Sunday, November 04, 2007

On Narrow Confessions and Broad Catholicity

It has been suggested in the comments under the previous post that our Federal Visionist brethren, since they borrow from a host of different traditions, are the least individualist and schmismatic people in the entire Reformed world.

But if early twentieth-century liberalism and late twentieth-century evangelicalism (or "evangeliberalism" for those of you who like combining stuff) have taught us anything, it is that having a "least-common denominator" approach to church is a bad idea, for if the prize goes to the folks with the most catholicity and fewest distinctives, then we can always find more fat to trim off to win it.

I'll see your total depravity and raise you the deity of Christ....

For my own part, I'd rather enjoy a spiritual, grassroots unity with all believers, while maintaining institutional and churchly unity with those who hold to the confessions of my church. And as for those who deny the gospel, well, I don't feel the need to have any unity with them at all (at least not in the kingdom of Christ, but if they want to sit down and talk about the Kobe/Shaq Lakers or when U2's last great album was released, I'll buy the ale).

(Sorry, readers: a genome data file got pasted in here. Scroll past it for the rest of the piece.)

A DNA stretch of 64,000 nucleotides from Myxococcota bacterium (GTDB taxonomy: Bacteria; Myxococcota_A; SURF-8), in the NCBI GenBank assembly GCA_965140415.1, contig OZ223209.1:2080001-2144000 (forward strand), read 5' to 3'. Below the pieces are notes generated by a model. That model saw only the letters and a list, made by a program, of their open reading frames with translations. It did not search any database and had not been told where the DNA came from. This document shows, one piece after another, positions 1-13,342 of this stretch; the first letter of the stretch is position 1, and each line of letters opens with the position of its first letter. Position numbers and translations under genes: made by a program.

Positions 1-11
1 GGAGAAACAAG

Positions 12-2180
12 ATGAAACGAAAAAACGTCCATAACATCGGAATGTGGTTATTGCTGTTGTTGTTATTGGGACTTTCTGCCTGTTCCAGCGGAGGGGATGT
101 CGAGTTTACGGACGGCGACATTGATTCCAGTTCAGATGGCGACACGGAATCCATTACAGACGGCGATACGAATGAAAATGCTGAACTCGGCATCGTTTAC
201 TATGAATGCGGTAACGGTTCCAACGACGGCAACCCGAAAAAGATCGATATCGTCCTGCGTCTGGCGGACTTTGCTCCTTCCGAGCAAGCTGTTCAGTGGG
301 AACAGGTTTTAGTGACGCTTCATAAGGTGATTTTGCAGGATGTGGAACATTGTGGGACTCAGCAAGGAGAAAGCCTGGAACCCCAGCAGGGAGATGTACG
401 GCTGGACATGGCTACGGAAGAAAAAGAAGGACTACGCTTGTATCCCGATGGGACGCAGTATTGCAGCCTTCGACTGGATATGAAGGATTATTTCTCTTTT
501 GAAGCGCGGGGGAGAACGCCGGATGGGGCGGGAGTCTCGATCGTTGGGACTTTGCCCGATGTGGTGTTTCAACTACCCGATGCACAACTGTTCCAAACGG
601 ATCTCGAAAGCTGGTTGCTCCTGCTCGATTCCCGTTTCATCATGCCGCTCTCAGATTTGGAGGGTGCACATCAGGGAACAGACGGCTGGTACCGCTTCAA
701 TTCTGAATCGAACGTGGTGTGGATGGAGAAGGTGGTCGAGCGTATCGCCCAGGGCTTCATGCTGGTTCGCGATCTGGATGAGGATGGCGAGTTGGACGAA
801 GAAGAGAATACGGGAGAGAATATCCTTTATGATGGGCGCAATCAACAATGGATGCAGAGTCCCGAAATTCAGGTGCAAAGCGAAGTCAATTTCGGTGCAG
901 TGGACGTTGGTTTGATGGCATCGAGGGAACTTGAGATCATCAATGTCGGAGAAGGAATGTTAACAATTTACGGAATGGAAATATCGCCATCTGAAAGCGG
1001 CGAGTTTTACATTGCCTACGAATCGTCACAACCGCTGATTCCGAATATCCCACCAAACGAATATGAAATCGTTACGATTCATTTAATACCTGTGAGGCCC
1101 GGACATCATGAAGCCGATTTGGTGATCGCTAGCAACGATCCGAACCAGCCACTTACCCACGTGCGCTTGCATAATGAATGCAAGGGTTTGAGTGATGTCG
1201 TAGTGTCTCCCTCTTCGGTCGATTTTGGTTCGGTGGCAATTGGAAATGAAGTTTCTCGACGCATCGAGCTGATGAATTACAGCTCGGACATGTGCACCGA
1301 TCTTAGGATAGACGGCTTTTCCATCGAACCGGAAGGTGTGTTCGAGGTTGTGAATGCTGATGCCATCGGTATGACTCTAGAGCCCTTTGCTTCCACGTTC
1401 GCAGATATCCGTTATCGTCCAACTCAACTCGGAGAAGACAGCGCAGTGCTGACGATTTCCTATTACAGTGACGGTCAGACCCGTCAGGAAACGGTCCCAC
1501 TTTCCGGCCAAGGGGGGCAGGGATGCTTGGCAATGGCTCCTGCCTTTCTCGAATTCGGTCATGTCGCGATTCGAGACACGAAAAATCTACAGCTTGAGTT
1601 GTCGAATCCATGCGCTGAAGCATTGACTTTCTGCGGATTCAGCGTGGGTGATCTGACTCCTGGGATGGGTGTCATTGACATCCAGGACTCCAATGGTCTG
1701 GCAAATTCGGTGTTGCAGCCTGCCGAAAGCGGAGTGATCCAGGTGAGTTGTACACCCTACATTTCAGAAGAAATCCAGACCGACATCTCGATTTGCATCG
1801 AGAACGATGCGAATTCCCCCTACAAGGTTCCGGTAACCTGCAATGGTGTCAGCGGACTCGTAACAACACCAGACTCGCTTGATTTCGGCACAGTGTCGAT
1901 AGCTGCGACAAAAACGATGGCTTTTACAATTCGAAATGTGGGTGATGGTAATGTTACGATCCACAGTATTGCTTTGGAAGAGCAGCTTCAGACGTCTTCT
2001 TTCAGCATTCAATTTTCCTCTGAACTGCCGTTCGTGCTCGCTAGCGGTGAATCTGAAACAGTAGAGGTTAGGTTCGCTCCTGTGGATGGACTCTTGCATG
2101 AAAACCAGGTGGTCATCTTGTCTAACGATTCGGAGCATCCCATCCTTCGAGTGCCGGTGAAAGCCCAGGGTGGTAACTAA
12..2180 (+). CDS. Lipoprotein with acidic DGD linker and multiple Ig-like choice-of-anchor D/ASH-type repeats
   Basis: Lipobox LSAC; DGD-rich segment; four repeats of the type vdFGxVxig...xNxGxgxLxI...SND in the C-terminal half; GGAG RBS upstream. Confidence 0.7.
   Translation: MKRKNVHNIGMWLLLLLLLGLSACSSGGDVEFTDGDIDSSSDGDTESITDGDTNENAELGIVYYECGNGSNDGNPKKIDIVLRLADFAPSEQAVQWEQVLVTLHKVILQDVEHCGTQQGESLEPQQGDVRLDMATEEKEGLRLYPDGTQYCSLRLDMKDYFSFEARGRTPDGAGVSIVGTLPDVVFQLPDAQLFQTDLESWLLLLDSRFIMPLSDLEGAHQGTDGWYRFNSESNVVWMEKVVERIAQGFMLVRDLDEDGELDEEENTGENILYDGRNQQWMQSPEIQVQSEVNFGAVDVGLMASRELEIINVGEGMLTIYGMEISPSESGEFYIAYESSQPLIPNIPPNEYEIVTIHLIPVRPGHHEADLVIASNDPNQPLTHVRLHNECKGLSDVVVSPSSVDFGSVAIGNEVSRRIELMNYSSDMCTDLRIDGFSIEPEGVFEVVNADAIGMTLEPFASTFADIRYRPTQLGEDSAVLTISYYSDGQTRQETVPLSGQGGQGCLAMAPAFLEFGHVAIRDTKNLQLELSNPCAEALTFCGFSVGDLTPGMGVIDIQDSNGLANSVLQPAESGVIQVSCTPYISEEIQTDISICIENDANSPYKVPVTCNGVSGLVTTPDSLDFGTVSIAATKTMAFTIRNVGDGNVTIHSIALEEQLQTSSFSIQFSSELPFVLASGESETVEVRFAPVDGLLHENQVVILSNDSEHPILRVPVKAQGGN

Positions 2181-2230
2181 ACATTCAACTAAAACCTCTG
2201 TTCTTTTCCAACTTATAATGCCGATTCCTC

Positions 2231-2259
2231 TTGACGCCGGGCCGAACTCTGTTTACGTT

But if we exalt the intangible and noncorporeal kind of unity to the exclusion of the unity that is embodied in actual traditions (you know, the kind with borders that define who they are), then whatever else we may call ourselves, we will have to add "Gnostic" to the top of the list.

So yes, like our "postmodern" emergent friends, the fellas in the Federal Vision camp love to pick and choose from various Christian traditions and weave it all into an interesting cloth. But like all those throughout modernity, the filter through which these various elements must pass is still the autonomous individual.

Maybe the biblicist apple doesn't fall far from the Kartesian tree after all....